Satyadev Ram (Darauli, Siwan), who defeated the BJP candidate by a margin of 10,000 votes, contested from jail. The CPI(ML) candidate from Ziradei, Amarjit Kushwaha is also in jail. Cases were slapped on them in 2013 during a struggle of Dalit landless labourers. BJP-backed landlords led by the local BJP MLA had fired on the Dalits. Mahboob Alam was elected from the Balrampur seat in Katihar district, defeating the BJP candidate by a margin of nearly 23000 votes.
The CPI(ML) candidates on 22 seats were the runners up. Obviously it pointed to the changing mood and emerging new political line in rural Bihar. One development is crystal clear defying the pressures as compulsions of a bipolar election and a massive wave in favour of the JDU-RJD-Congress alliance, the revolutionary communists not only defended their citadels of struggle but also identified with the emerging new political consciousness. The CPI had won Bachchwara seat in 2010 polls which the Left parties had contested separately. This time the CPI and CPI(M) failed to win even a single seat despite contesting as a united Left bloc.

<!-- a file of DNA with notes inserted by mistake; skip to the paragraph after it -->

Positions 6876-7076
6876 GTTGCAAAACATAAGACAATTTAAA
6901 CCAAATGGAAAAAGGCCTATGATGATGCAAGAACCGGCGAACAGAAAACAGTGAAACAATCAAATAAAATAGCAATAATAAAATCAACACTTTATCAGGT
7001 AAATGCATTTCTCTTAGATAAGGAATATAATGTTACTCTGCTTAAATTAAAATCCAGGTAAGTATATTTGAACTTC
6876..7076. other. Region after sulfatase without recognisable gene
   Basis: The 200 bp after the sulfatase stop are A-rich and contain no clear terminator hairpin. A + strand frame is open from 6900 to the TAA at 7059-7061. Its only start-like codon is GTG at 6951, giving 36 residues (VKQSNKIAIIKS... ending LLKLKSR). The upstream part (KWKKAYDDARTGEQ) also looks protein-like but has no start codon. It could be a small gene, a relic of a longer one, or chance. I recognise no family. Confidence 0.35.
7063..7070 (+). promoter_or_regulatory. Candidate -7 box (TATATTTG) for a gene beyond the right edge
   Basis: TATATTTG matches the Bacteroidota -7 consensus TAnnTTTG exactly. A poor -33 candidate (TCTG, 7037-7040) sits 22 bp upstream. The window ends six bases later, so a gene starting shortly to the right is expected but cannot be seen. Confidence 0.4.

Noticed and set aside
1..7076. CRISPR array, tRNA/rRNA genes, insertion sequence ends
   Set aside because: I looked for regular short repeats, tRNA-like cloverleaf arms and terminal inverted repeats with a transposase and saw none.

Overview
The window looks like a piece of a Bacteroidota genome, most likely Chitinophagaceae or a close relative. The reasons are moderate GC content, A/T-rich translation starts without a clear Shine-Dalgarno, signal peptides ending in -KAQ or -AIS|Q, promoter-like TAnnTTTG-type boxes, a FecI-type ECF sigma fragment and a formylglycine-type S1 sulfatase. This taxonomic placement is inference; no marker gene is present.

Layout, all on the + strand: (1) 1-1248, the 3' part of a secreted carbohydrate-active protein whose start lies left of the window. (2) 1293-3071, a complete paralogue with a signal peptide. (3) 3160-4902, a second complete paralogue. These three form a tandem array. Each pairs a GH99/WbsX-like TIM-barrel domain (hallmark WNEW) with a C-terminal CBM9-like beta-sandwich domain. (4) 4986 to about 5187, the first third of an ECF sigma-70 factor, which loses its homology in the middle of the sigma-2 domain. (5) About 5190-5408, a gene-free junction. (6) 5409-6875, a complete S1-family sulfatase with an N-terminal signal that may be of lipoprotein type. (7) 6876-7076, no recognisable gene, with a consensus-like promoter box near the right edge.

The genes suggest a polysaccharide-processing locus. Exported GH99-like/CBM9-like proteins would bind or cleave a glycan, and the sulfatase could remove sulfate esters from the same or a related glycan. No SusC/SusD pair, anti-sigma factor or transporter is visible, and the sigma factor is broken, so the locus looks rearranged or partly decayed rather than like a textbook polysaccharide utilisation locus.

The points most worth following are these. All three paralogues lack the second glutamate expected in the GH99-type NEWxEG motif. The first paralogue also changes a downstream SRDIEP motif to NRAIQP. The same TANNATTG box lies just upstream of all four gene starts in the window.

The support of the rural poor, youth and increased participation of peasants and women gave the CPI(ML) campaign its strength and energy. What makes this victory truly memorable is the extremely unequal nature of the electoral battle and the inhospitable media environment. While the media projected the non-existent SP-NCP-Pappu Yadav coalition as the real ‘third front’, it ignored the Left bloc. Interestingly, the election results reveal that the third front has been a real non starter. Combined together they could not muster more than 1.5 per cent of the votes.
Rejuvenating the old base built through decades of struggles, which has turned dormant during the last decade following creeping in of certain ambiguity in the Left forces and particularly in the CPI(ML) after emergence of Lalu Yadav as the voice of the oppressed, and translating the Left’s undisputed credibility and goodwill in terms of pro-people politics into votes was indeed an arduous task that too in the present backdrop. But it was the division of the rural society on the class line and the CPI(ML) digging deep into its core strength that helped it win its three seats in the midst of this electoral storm.